Heaters and Round Shields and Kites, OH MY!
Hello all! In this edition of The Dragon’s Pen, we’ll be diving into a part of our organization that is near and dear to our hearts and our mission—education. All our guilds and programs aim to educate our members and the public in their own ways, be it through our drama classes; our feasts; the Education Tent; and far beyond. Many of us are passionate about sharing our knowledge and ever growing our own. This shared experience of growth and learning is indeed a vital part of our culture and community.
To that end—we want to share that experience with all of you! Today, we’ll be sharing an Arms Guild Journeyman (JourneyPerson) Project completed by our current Master of Arms while he was but a Squire as well as Minion to yours truly! (I kid, I kid…) In this Project, Seth Cranford delved into the history of the heater shield, as well as its uses and purposes, and gave us a wonderful summary of why this type of shield was so influential in its time. Though the writer shows obvious bias toward the heater as a multipurpose tool, it is hard to argue with the points made in its favor. I encourage you all to continue reading below and judge for yourselves!
The History, Uses, and Construction of the Heater Shield
From the 11th to the mid- to late 14th Century, shields such as the Anglo-Saxon round shield and the kite shield reigned supreme in the world of warfare. Granting both considerable protection and a certain amount of mobility, it seemed that these were the tools to last the ages. That is until the development of one of the most important advances in the 13th to late 14th centuries: the heater shield. Similar to the kite shield, the heater shield featured a triangular design and a four-strap shield mounting method.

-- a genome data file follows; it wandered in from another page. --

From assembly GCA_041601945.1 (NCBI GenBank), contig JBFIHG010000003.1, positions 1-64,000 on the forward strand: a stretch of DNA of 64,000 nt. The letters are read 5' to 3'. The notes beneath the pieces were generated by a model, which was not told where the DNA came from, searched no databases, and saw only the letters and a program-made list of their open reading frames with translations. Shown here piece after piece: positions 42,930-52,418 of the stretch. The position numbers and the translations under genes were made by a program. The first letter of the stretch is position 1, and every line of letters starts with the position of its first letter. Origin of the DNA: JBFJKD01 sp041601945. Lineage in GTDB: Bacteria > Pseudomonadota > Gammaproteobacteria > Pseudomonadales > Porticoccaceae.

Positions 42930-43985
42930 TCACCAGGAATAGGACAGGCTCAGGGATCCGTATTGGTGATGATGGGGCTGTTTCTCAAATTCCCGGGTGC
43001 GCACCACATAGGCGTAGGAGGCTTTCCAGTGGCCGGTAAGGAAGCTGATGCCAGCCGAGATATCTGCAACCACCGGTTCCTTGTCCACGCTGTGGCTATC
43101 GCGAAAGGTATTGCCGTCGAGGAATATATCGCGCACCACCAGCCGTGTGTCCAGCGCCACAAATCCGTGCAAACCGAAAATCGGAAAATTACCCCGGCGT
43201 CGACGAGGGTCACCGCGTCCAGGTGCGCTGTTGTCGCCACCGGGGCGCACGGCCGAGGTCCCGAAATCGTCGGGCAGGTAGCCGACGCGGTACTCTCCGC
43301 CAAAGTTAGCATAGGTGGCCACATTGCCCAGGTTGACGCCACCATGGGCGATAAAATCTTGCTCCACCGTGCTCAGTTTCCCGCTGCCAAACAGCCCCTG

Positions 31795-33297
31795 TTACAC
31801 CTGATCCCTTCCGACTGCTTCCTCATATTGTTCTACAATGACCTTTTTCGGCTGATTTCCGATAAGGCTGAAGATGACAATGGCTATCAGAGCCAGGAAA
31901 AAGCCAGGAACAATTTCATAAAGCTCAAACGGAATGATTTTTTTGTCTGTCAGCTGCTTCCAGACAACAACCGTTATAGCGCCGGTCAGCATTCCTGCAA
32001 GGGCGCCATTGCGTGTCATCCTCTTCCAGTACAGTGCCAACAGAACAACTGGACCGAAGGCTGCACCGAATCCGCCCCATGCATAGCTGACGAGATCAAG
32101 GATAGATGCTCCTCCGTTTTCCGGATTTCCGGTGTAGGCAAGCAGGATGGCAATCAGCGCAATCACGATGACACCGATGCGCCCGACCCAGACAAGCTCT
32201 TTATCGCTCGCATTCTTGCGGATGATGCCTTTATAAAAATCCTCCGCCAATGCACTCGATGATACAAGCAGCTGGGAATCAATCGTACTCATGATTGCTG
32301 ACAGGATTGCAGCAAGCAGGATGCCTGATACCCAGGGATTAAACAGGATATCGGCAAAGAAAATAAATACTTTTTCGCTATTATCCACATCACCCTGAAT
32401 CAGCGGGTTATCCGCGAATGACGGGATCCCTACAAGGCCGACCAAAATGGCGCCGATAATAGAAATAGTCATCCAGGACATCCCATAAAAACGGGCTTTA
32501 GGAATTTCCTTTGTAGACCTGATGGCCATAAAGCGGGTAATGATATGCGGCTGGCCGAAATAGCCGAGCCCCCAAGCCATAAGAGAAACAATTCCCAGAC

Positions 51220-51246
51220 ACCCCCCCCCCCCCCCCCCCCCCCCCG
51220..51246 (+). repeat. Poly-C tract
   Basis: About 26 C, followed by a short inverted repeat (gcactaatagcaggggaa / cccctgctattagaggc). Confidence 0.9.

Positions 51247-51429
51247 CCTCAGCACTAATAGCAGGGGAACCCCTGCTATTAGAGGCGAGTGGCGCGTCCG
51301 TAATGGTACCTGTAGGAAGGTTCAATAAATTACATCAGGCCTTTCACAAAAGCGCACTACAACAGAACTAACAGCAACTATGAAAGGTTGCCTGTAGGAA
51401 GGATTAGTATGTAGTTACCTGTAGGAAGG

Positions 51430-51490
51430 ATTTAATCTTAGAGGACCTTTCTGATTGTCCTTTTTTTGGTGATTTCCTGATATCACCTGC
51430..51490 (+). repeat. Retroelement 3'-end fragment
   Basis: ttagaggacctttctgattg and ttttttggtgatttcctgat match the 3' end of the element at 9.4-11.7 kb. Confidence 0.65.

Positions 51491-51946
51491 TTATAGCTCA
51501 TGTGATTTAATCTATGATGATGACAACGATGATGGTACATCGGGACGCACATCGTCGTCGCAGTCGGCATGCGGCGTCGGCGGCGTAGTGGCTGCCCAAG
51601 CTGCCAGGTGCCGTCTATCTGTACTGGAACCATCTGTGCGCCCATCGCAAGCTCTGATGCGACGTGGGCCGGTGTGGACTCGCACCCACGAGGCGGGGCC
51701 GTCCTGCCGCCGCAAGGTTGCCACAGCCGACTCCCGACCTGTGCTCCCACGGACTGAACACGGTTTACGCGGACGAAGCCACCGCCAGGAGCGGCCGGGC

The differences between the kite and heater were the size and the way they were used in combat. For instance, the kite shield was large, generally stretching from chin to toe to allow full-body protection from oncoming attacks. The top was rounded to allow a glancing surface from sword blows, the body had a convex shape, and the sides were angled downward into a point to allow for better mobility. The heater, however, had a flat top to allow a better sight-line on the back of a horse (which is where it was granted its name, as it resembles the bottom of a heating iron), sported less of a convex curve, and was half the size of its predecessor. In this way, it sacrificed protection for a great deal more mobility. This made the heater a perfect choice for use in jousting tournaments. It granted line of sight and was much less cumbersome. These key differences between the kite and heater shields added a more versatile option for those fighting from horseback using the heater, and solidified the kite shield as a tool primarily used by ground forces.